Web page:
Gruyère cheese group loses trademark case in US

American consumers no longer associate Gruyère cheese with a Swiss region of the same name according to a US court. © Keystone/Gaetan Bally

A court in the United States has ruled that cheese does not have to come from the Gruyère region of Switzerland to be sold under this name.

This content was published on January 11, 2022 - 18:26 Press/ug

A consortium of Swiss and French cheesemakers from the region around the town of Gruyères in western Switzerland, launched court proceedings in the state of Virginia after it was denied an application for trademark protections.

The consortium said gruyère has been made to exacting standards in the region since the early 12th century and cheese made outside the region can't truly be called gruyère.

But the US dairy export council and other groups opposed the trademark protection. They said American consumers understand the gruyère name to be generic, applying to cheeses of a certain style regardless of their place of origin.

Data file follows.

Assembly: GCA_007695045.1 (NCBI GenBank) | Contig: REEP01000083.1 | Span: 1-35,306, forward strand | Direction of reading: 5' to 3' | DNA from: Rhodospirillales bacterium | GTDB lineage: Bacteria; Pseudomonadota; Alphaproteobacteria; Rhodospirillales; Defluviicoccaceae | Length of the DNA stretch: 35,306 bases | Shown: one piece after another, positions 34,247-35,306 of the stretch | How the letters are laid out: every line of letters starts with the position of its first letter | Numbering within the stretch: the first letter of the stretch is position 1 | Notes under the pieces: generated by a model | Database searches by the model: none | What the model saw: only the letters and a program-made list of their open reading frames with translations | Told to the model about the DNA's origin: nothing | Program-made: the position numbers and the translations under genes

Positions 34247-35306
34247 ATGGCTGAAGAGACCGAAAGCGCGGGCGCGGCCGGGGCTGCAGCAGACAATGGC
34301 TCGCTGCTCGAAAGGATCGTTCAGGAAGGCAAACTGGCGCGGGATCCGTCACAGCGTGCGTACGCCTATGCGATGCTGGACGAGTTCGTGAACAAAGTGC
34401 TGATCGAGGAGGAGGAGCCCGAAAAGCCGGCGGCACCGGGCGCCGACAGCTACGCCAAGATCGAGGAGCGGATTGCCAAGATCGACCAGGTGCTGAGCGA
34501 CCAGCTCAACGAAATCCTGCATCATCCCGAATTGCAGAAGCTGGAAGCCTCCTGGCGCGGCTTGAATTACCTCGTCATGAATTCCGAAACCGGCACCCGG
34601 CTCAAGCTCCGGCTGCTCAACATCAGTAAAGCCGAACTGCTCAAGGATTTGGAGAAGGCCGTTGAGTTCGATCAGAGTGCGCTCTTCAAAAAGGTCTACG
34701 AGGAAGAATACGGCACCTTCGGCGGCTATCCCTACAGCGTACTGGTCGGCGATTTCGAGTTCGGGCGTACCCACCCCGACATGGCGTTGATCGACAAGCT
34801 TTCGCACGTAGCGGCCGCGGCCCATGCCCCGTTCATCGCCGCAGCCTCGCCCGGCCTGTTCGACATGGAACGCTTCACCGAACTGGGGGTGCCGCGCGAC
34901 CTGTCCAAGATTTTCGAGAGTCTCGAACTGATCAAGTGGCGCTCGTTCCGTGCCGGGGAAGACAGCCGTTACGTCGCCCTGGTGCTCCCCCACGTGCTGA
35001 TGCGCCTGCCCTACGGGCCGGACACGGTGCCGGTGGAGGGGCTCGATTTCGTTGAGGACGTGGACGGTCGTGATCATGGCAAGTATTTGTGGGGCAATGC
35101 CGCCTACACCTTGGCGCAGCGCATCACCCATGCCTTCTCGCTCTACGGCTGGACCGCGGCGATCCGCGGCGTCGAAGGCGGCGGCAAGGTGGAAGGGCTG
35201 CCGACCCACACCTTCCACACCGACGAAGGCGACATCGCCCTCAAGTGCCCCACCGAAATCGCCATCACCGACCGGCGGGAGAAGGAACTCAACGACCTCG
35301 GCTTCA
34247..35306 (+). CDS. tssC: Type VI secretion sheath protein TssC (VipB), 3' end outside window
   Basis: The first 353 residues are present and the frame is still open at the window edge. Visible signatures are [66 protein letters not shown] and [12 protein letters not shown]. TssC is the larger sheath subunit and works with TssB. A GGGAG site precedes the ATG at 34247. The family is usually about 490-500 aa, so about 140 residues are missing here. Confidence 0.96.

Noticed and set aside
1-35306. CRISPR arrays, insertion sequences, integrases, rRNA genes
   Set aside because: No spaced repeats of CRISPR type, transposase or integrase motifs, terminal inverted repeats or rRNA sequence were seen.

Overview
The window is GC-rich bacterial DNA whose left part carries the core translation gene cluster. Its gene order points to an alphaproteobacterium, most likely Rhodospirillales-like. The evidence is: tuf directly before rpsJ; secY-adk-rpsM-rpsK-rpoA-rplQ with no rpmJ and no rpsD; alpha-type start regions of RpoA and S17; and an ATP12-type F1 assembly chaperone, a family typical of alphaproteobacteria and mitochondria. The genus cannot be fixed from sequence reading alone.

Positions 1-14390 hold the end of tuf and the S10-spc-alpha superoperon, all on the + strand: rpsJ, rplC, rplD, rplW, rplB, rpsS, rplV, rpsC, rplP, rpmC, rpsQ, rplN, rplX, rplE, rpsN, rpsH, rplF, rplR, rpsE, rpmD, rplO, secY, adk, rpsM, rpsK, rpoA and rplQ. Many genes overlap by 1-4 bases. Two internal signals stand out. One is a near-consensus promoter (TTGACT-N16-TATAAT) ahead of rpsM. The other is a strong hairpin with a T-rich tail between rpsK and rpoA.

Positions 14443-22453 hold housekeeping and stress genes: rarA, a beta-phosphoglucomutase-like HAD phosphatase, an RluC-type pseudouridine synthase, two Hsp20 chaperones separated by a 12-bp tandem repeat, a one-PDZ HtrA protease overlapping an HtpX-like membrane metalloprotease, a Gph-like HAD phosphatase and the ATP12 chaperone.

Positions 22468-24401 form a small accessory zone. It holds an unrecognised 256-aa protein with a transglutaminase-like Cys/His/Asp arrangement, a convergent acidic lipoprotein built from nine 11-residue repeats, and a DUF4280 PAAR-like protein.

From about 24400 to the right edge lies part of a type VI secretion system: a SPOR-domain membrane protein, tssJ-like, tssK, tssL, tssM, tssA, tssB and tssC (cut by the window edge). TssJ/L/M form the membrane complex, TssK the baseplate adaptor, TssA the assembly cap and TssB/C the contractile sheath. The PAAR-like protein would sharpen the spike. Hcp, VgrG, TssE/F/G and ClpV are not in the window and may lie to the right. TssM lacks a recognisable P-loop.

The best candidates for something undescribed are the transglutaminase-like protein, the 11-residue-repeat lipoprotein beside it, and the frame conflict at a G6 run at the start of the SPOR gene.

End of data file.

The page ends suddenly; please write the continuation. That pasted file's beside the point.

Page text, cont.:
Gruyères generic

In a decision made public last week, the court ruled against the Swiss consortium, finding that American consumers do not associate gruyère with cheese made specifically from that region.

“Decades of importation, production, and sale of cheese labelled gruyère produced outside the Gruyère region of Switzerland and France have eroded the meaning of that term and rendered it generic,” the judge said.

While similar trademark protections have been granted to Roquefort cheese and Cognac brandy in neighbouring France, the judge said the same case can't be made for gruyère.

The gruyère consortium said it is appealing against the ruling.

Transatlantic dispute

US critics said the legal battle over gruyère is part of an increased effort in Europe to seek international trade protection for a variety of products, including gorgonzola, asiago and feta cheeses and bologna lunch meats.

The European consortium did not return an email seeking comment.

It is the most popular Swiss cheese in Switzerland, and in most of Europe. Unlike Emmental, with which it is often confused, it has no eyes and is a favourite for fondues.

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